Director: Ron Scalpello | Documentary | 97min | UK | Russell Brand | Ray Winstone
Marking the 50th anniversary of England’s victory in the World Cup, this energetic tribute to East End footballer Bobby Moore (1941-1993) explores with appealing fervour the life of a young man from Barking who joined West Ham United in 1956 going on to become one of the greatest defenders of all time and a national icon after leading England to success in the 1966 international tournament, when Pele left the field. The film is co-produced by West Ham fan and family friend Matt Lorenzo and directed with great passion and verve by Ron Scalpello
Scalpello adopts a talking heads approach as fellow players recall their fond memories of Moore’s integrity as a leader and skill as a player. Known as “a Prince” among men, Robert Frederick Chelsea Moore commanded respect through his calm presence in a team of strong players who were a “tough bunch of boys”. His first wife reminisces about their first date – when she asked the ‘rather square’ young man round for tea with her mother – and the subsequent courtship which lead to marriage after a year. Far from being a macho man, she describes the sporting hero as romantic and vulnerable, but he was also practical: “when I had blond hair he used to do my roots – he was like a mate”.
His diagnosis of testicular cancer in 1964 (described as a groin injury in the press) left him humiliated and deflated. But despite training harder than anybody on the squad, Moore also wanted to have a life outside football. Rebecca Moore Hobbis describes her special bond with her father – due to his insomnia – he looked after her during the small hours in the first months after her birth and the two became close.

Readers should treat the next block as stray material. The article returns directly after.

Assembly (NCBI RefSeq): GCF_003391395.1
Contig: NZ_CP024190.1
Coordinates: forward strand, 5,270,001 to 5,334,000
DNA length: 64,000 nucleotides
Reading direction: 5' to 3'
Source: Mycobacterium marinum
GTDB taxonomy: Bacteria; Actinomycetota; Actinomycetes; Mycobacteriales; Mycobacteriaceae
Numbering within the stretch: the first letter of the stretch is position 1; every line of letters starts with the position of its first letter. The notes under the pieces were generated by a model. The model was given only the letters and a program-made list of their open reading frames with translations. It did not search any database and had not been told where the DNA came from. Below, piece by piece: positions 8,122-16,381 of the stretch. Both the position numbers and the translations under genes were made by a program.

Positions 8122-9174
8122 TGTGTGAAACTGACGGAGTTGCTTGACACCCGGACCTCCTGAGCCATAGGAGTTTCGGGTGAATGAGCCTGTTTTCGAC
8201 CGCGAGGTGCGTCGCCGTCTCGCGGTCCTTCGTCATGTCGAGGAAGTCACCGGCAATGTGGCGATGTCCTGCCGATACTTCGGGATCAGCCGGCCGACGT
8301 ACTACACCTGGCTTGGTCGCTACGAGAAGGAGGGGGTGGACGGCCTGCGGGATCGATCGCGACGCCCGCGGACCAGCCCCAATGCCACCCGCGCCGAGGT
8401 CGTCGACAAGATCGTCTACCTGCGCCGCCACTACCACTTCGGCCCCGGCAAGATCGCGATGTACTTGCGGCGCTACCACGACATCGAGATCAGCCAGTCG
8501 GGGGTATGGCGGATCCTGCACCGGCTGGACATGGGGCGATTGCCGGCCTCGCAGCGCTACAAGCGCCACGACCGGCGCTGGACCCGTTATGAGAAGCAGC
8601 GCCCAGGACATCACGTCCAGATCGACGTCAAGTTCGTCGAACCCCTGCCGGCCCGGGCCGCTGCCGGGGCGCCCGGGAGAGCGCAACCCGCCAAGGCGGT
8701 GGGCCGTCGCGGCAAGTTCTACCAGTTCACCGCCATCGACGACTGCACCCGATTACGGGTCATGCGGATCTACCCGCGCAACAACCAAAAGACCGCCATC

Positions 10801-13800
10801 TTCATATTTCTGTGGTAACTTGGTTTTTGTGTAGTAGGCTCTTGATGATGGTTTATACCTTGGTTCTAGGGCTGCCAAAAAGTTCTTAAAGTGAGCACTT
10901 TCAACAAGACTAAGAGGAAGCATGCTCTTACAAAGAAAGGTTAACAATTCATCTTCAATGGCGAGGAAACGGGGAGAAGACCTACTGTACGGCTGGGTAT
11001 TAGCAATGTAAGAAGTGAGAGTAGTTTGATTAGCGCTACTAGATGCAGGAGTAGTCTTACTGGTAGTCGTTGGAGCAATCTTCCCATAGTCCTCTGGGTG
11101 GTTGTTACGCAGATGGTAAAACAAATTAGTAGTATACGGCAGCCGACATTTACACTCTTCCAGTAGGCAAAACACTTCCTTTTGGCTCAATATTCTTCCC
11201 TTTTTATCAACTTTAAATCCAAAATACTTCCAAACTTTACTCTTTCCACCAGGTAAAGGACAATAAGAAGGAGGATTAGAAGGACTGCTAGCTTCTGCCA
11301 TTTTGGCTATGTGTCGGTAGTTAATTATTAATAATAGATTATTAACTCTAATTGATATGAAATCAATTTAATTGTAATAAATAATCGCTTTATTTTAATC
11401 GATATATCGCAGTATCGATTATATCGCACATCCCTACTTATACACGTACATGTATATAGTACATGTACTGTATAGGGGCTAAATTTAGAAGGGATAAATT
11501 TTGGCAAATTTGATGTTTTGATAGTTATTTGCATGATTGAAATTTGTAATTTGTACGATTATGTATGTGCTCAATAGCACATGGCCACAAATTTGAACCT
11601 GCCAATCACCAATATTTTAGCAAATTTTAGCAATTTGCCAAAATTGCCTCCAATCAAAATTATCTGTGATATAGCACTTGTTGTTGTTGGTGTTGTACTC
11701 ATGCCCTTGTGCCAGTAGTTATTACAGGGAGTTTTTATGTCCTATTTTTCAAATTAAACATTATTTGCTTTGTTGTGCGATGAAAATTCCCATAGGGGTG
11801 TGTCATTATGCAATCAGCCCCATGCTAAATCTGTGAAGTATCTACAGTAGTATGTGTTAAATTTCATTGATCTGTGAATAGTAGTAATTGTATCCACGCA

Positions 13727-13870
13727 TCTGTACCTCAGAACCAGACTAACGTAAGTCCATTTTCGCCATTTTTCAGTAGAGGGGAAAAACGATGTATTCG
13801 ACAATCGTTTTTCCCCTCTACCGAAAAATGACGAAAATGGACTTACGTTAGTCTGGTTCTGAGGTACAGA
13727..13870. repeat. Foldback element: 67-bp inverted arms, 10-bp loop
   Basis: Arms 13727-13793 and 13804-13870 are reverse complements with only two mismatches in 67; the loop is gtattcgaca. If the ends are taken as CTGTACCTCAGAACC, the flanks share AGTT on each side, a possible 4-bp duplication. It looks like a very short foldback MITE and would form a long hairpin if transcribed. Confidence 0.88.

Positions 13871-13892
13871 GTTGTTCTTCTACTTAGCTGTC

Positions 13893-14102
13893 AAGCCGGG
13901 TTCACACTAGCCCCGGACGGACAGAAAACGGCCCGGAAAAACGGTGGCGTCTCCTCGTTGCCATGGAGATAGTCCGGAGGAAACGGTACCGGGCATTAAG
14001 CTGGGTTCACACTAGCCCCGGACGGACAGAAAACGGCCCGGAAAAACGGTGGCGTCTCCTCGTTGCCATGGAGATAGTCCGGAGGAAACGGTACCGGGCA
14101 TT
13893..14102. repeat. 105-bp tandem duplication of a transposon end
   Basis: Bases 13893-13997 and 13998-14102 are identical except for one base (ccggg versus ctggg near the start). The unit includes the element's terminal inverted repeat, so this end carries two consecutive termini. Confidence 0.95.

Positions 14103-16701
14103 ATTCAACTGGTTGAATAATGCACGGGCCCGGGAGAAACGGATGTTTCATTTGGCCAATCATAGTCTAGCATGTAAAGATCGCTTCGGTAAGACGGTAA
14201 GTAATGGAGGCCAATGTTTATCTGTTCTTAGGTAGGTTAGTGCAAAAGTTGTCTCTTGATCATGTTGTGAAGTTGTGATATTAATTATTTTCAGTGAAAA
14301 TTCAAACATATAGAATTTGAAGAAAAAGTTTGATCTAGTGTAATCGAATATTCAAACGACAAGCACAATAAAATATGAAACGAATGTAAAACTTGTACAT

Old fellow footballers such as Sir Geoff Hurst, Harry Redknapp, George Cohen, Norman Hunter and Martin Peters speak with pride and fondness about their old pal and captain and touch upon how football became a popular career for them and the opiate of the masses due to the release it offered during the war and post war autherity. A dazzling array of archive material brings this colourful documentary to life and a rousing score from Benjamin Wallfisch (12 Years a Slave) reflects the highs and the lows of his career and personal life MT
BO66Y – the story of football legend Bobby Moore – is coming to UK cinemas on 27 May 2016 and will be soon available on Blu-ray, DVD and Digital Download